There is no need to use Kelvin since we are only concerned with changes in temperature the 1kelvin = 1deg C.
    17.74 is a rather optimistic number of decimal places given that you are only told the mass to 2sig figures ( i shoudl have really put 18 but I didn't want to confuse the OP if some answer software didn't accept it)
     
  6. Dec 18, 2008 #5
    mgb phy
    My answer was directed to seanmcgowan. You and I both posted about the same moment. I was not commenting on your post!
    I would say my method is simpler and makes just as much physical sense.
    You are right about the optimistic number of decimal places.
     
  7. Dec 18, 2008 #6

    mgb_phys

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    Fair enough, I do think your explanation of the total energy is simpler to follow.
    The OP had managed to do the maths - just made a little slip in the signs.
     
    Last edited: Dec 18, 2008
  8. Dec 18, 2008 #7
    Thanks. so everything was right, i just made a simple mistake in the conversion from the question to writing down the formula?
     
  9. Dec 18, 2008 #8

    mgb_phys

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    You got the direction of the temperature changes wrong, it has to be different between the thing heating up and the thing cooling down.
    So it's either a typo in the equation or a fundamental misunderstanding - depending if you understood this.
     
  10. Dec 18, 2008 #9
    I misunderstood the textbook. It is hard for me to just read and understand material without somone to explain things further. thank you.
     
  11. Dec 19, 2008 #10
    sean
    I hope everything is clear now.
    mgb_phys solved the problem on the basis of
    HEAT LOST = HEAT GAINED
    My solution was on the basis of
    TOTAL HEAT AT BEGINNING = TOTAL HEAT AT EQUILIBRIUM

    If the copper you added into the calorimeter had been previously cooled in liquid nitrogen to -196°C then that would have introduced another small complexity. Would you be confident about dealing with that?
     
  12. Dec 24, 2008 #11
    I don't quite understand. are you replacing the water with nitrogen? or just changing the temperature of the copper? if it were just the temperature change, wouldn't i use the same formula? or would the fact that everything would freeze be problematic?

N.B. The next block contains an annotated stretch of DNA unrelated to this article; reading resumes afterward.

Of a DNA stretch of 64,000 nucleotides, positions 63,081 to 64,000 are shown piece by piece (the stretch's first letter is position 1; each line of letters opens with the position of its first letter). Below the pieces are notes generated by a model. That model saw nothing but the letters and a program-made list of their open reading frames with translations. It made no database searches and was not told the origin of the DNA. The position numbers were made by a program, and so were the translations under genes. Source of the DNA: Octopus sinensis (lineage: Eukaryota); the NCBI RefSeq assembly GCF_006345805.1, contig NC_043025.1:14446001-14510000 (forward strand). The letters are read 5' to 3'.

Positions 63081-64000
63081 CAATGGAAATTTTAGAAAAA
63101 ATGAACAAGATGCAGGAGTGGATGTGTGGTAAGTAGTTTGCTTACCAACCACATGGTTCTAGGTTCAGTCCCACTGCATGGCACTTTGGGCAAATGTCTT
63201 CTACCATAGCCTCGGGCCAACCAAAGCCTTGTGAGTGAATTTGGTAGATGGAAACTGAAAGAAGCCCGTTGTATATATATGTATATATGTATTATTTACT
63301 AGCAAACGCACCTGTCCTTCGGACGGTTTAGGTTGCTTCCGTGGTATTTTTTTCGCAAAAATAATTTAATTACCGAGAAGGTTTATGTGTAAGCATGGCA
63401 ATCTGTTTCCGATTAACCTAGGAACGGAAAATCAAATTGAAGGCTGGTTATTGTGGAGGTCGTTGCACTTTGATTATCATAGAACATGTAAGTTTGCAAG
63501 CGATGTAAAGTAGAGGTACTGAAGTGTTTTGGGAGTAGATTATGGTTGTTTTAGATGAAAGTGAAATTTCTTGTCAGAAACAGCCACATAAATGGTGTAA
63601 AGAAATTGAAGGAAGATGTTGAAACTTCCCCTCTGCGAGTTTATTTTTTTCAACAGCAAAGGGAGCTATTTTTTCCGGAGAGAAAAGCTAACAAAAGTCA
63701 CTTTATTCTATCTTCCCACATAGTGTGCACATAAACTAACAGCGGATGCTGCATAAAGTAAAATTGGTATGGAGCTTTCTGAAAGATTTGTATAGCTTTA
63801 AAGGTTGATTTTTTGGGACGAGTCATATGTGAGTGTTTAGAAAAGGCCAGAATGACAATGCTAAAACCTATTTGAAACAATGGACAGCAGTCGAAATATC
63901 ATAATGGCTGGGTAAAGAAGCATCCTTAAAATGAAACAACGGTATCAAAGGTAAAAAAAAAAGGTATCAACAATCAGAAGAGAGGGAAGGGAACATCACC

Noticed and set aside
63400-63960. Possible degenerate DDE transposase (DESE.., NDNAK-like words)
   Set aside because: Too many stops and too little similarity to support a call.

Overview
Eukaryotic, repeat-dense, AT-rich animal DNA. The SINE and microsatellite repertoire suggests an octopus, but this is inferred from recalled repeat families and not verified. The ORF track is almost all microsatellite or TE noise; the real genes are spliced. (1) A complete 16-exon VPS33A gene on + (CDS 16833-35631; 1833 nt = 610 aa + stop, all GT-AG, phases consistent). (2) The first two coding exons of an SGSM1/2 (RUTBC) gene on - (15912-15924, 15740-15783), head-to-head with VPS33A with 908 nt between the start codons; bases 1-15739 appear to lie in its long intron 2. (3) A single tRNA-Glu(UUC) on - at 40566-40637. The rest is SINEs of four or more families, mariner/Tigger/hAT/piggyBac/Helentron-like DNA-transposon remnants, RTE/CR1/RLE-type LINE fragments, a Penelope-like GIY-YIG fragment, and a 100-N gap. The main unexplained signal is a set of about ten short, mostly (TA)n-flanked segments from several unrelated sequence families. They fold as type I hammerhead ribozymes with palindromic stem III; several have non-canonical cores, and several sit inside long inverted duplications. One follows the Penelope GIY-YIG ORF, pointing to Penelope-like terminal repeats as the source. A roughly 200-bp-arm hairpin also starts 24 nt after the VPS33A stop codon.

13. Dec 24, 2008 #12

    mgb_phys

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    The only extra complexity is that some energy is used to boil the nitrogen, the energy needed to convert a mass of liquid into gas is called the latent heat of vaporisation.
     
  14. Dec 24, 2008 #13
    Ok, so here is another problem that a friend had, that i helped him with using carid's method and i think i got it right (just wan to be sure im not messing something up here)

    the Question: Find the final eqilibrium temperature when 10.0 g of milk at 10.0 C is added to 1.60 x 10^2 g of coffee with a temperature of 90.0 C. Assume the specific heats of coffee and milk are the same for water (Cp,w = 4.19j/ g*C).

    The answer should be 85.29 C, or 85.3 C (when i use sig. figures)

    om almost positive this is right, just wanna make sure i fully understand what ou guys were saying.
     
  15. Dec 24, 2008 #14

    mgb_phys

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    Since it's all water you can ignore the specific heat - the c cancels.
    So using total energy
    10g * c * (10+273)K + 160g* c *(90+273)K = 170g * c *(T+273)K
    Rearange and solve for T (the final temperature in Celcius)
    Note that you have to use absolute temperatures because you are multipying.

    Or you can use the temperature differences. Again c cancels but no need to use absolute temperature because you are only taking the difference.
    10g *c * (10-T) = 160g * c *(T-90)